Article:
Monthly Archives: December 2015

  • MoboCaster

    MoboCaster is an Opus 23 Pro informatics app that performs scenario-specific genomic analysis since, as clinicians, that’s pretty much how we think about genomics.

    The browser screen (above) in MoboCaster lists an overview of several genomic scenarios, such as the HPA Axis, Oxalate Genomics, Phase I Detoxification, etc. that display a heat map of colored boxes representing potentially problematic genes for the current client in this scenario. The size and color of the box indicates the significance of the gene in relation to others in this scenario: The larger and darker the box, the more problematic a gene may be for this client. The genes with curated SNPs with the highest power factor assigned by Opus 23 Pro editors will show up in a darker blue color and have a larger sized box. A bar below each scenario gives a key to the relative value assigned to each color. Hovering your mouse cursor over a box will move the arrow along color key to indicate the aggregated power factor of that gene, as well as the number of SNPs used to calculate this value.

    Clicking on any box will open a pop-up with information about the gene and the SNP status for the active client.

    mobocaster_entry_popup

    If your client has all homozygous negative SNPs for a gene in a MoboCaster scenario, that gene will not appear in the MoboCaster overview. You can display the MoboCaster scenarios as either a heatmap (above) or as a polar chart:

    mobocaster_entry_polar

    Clicking on the name of the scenario open it up in the MoboCaster.

    mobocaster_scenario

    This links to a page with a description of the scenario and details of all the SNPs and their values in this scenario, listed in alphabetical order of the gene symbols. Clicking on a symbol from the list at the top of the page will take you directly to that gene and its description.

    If the gene is also listed in any maps or other Mobocaster scenarios or has associated natural products, these will be listed here with a hyperlink. The description of the gene may be curated to be specific to this scenario: to find out general information about the gene click on the gene symbol link to open the gene pop-up. Clicking on the SNP rs ID link will open a SNP pop-up.

    Some scenarios may examine only specific SNPs in a gene, for example, in the Phase I Detoxification scenario CYP1A2 lists only rs762551, as this SNP is known to be a high-inducibility variant. In this situation clicking on the link to CYP1A2 will open a pop-up giving you information about the other CYP1A2 SNPs for the current client.

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  • Ancestry data is a no-go

    Initially, I was very excited about the prospect of allowing the import of ancestry.com DNA data into Opus 23. After all, they use the same Illumina technology as 23andMe (although 23andMe apparently have their own unique chip.) Initial testing was promising. Like 23andMe, Ancestry supplies raw data in a basic tab-delineated text file. It’s in a slightly different format, but there as no problem parsing it. In fact Ancestry offered several possible advantages over 23andMe.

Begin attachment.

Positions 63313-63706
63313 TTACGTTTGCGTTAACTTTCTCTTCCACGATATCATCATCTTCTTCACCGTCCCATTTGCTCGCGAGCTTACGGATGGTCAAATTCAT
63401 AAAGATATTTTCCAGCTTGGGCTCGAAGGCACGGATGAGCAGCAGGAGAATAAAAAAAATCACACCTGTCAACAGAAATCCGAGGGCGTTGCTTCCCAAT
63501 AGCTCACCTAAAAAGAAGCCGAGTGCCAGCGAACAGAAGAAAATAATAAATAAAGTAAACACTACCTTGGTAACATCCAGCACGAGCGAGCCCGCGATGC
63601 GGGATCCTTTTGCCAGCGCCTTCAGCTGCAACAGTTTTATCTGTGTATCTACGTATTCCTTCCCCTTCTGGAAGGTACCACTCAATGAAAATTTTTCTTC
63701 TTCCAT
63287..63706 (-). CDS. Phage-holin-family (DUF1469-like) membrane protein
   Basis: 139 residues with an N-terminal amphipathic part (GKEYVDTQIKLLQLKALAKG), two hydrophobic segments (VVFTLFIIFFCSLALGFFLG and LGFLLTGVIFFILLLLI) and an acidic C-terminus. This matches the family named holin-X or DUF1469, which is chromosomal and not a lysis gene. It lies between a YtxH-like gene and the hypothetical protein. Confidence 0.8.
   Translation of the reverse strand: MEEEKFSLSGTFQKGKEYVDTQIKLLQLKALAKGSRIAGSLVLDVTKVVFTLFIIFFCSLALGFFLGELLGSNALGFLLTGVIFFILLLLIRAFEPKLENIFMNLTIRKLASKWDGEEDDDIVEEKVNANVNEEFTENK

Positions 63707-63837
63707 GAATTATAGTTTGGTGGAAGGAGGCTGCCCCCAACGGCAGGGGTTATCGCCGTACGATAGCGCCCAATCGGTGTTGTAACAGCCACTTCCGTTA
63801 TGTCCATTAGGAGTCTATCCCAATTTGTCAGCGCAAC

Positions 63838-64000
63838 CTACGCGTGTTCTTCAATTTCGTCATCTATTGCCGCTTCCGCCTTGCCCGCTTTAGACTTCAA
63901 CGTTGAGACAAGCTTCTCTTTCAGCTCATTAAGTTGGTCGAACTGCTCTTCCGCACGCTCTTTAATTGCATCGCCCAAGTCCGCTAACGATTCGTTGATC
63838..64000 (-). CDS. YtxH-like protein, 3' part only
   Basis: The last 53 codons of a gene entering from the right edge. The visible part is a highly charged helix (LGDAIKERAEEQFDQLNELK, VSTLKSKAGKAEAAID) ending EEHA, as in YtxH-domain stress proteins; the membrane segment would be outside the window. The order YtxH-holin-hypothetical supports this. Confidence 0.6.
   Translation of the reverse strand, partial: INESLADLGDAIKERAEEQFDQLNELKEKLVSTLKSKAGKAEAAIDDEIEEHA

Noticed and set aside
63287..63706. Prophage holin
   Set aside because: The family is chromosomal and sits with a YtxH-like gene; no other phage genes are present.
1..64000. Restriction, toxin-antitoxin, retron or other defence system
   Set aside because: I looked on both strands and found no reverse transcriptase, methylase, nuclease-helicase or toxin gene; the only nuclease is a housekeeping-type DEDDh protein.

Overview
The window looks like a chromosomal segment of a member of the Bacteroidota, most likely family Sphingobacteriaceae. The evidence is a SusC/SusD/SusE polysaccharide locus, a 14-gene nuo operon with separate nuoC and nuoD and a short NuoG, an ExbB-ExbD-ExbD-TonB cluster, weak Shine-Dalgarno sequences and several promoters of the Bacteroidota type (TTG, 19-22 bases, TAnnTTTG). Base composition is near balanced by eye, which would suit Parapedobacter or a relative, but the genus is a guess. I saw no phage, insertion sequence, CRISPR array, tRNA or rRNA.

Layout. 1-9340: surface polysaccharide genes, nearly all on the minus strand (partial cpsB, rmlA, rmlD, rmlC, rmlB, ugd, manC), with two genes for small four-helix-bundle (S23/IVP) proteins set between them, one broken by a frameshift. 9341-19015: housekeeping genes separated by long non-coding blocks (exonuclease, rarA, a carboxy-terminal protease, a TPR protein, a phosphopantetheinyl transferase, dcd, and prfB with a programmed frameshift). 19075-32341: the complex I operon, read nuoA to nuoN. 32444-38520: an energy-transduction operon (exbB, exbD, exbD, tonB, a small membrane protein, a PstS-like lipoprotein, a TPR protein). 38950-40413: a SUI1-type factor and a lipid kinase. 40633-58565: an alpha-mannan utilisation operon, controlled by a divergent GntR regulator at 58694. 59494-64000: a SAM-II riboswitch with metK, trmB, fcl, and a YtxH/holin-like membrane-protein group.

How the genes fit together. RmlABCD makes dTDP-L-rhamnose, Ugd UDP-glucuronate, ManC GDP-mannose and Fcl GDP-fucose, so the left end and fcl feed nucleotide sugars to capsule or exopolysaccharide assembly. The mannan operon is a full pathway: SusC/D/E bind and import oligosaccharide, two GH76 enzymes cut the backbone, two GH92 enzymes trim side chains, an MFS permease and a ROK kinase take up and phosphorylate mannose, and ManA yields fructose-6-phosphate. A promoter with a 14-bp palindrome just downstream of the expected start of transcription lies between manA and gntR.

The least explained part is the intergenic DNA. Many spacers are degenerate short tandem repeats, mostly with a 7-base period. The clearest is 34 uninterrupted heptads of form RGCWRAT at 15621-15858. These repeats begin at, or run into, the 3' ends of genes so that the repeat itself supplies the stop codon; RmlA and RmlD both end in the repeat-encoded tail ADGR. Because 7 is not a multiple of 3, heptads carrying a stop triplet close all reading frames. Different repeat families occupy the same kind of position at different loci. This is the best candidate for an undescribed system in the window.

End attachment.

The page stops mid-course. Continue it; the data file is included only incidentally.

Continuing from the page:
It retails for $99 USD, which used to be what 23andMe charged, until they were cleared by the FDA to supply some very basic health insight data, at which time they hiked the price of the test up to an almost extortionate $199 USD, because now they can tell you what color eye you might have and whether your earwax is soft or hard.

    Ancestry SNPs are all reported with the ‘rs’ number. In order to cross-reference SNPs in any of the bioinformatics databases, we need their official id number, which is, as per dbSNP, referenced as ‘rs[the id number]’. For example the SNP main SNPs (C677T and A1298C) for the MTHFR gene are rs1801133 and rs1801131. 23andme uses a lot of internal SNP ids, which they prefix with an ‘i’. The internal references usually do indicate SNPs that otherwise have rs id numbers, and if you are dogged enough, you can usually get the proper rs id for an internal SNP, but they don’t make it easy.

    Problems arose when it occurred to me that it would be prudent to cross-compare the Ancestry and 23andMe SNPs with the basic Opus 23 curated SNP database. Opus 23 accesses several SNP databases, but its own internal database is the jewel in the crown, hand-curated by our developers with special reference to clinical utilization and nutrigenomics significance. So I wrote a simple Perl script to do the work.

    The results were depressing, to say the least. Roughly 35-40% of the SNPs in the Opus curated database that are reported by 23andMe are not reported by Ancestry. And some of these are biggies, like the SNPs that control secretor status on FUT2. This leads me to believe that the Ancestry DNA analysis is skewed towards genealogy determination (perhaps not surprisingly) and not health outcomes.

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  • Microbiome mashup

    There has been an explosion of interest in the microbiome. Outfits such as uBiome has made it relatively inexpensive and easy to have your microbiome profiled. These services extract the bacterial DNA out of the sample and identify each of the bacteria that the DNA came from.

    There appear to be some limitations with the technology. I’ve been told by sources whom I consider informed that uBiome is not that accurate the deeper into phylogeny. Genera data may only be 40-60% reliable by some estimates. So while the major distinctions such as phylum and class may be reliable, drilling down to the precise distribution amounts of particular species may not be so helpful.